NAACP calls for end to War on Drugs
The National Association for the Advancement of Colored People on Tuesday passed a resolution calling on federal, state and local authorities to end the war on drugs.
CBS News reports the move comes as new studies show a widening gap in racial disparities in the U.S.
“Today the NAACP has taken a major step towards equity, justice and effective law enforcement,” NAACP President Benjamin Jealous said in a statement Monday. The resolution was approved by delegates at the annual NAACP convention in Los Angeles. “These flawed drug policies that have been mostly enforced in African American communities must be stopped and replaced with evidenced-based practices that address the root causes of drug use and abuse in America.”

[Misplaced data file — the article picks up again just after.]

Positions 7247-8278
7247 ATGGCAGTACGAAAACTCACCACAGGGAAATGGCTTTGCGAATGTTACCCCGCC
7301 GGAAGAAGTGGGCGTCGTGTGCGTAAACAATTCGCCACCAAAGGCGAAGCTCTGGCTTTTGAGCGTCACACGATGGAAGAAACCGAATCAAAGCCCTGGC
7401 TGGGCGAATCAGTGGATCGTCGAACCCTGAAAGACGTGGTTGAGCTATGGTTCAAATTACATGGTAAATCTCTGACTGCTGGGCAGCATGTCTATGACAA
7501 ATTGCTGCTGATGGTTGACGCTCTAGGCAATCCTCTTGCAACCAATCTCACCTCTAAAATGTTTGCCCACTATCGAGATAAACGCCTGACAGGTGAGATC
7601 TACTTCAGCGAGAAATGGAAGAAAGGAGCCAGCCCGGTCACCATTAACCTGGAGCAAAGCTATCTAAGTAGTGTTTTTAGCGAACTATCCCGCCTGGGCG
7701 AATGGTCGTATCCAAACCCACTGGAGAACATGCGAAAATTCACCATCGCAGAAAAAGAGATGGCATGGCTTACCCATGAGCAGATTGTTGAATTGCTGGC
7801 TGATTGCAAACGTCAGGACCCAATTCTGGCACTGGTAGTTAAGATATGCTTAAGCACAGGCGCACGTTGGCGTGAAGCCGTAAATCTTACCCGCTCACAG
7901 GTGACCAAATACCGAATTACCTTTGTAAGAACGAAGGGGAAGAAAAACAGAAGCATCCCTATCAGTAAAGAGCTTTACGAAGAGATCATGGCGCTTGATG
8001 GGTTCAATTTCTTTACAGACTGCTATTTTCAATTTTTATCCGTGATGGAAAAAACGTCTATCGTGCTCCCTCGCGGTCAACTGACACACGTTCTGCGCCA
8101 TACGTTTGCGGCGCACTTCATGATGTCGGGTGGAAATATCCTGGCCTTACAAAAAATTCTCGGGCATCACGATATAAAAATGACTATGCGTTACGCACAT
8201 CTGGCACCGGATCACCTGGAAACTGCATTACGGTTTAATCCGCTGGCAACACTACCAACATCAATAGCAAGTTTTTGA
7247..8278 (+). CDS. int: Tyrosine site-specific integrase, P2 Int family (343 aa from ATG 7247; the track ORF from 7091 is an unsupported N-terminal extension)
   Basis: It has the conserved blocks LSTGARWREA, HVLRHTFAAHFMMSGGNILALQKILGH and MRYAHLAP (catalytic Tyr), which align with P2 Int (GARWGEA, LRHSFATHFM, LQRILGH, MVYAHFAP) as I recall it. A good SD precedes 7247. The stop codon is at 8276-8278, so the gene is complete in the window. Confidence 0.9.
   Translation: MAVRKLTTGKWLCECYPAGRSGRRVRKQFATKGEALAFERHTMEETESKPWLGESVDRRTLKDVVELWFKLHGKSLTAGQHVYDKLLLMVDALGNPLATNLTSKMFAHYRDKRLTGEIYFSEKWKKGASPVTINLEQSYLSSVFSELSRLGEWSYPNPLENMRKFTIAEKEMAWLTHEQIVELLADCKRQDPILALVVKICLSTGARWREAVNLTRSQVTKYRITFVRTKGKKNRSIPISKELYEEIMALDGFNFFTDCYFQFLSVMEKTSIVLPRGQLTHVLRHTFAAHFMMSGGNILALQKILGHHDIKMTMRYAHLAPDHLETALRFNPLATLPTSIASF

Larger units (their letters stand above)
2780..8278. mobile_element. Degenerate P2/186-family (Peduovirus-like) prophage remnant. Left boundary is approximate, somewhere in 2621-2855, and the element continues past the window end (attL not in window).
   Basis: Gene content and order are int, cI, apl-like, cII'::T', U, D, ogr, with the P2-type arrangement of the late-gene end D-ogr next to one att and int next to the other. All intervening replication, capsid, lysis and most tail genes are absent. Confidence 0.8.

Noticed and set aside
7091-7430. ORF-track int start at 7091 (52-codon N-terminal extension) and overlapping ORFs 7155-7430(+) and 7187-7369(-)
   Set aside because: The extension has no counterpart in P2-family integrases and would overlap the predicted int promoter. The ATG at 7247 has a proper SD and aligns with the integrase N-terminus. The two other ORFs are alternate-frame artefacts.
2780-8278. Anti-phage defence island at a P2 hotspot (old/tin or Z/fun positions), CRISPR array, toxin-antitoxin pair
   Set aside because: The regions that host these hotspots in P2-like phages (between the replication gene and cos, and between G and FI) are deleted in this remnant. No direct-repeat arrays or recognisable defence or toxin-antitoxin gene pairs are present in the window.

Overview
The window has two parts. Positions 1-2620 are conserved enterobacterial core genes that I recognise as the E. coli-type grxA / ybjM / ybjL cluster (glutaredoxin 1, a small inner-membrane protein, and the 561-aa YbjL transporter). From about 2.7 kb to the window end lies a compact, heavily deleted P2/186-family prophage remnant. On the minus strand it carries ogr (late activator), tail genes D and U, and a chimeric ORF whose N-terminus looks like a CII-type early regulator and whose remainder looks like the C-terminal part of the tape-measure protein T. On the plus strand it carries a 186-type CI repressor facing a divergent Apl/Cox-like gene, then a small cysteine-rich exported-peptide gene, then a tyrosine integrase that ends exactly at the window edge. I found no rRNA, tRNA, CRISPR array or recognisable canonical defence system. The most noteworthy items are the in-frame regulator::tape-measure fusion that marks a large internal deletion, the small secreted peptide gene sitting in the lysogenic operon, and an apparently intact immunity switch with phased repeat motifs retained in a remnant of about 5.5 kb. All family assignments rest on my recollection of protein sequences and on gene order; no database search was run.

The venerable civil rights organization noted African Americans are 13 times more likely to go to jail for drug crimes than their white counterparts. The group says that more attention and resources should be sunk into prevention programming and drug addiction treatment programs.
This resolution comes on the heels of a United Nations Global Commission on Drug Policy came out in June calling on governments to legalize marijuana. That Commission included 19 members such as former U.S. Secretary of State George Schultz and former U.N. Secretary General Kofi Annan.
CBS notes that in the 40 years of the drug war, the U.S. budget to fight the war has skyrocketed to $15 billion a year.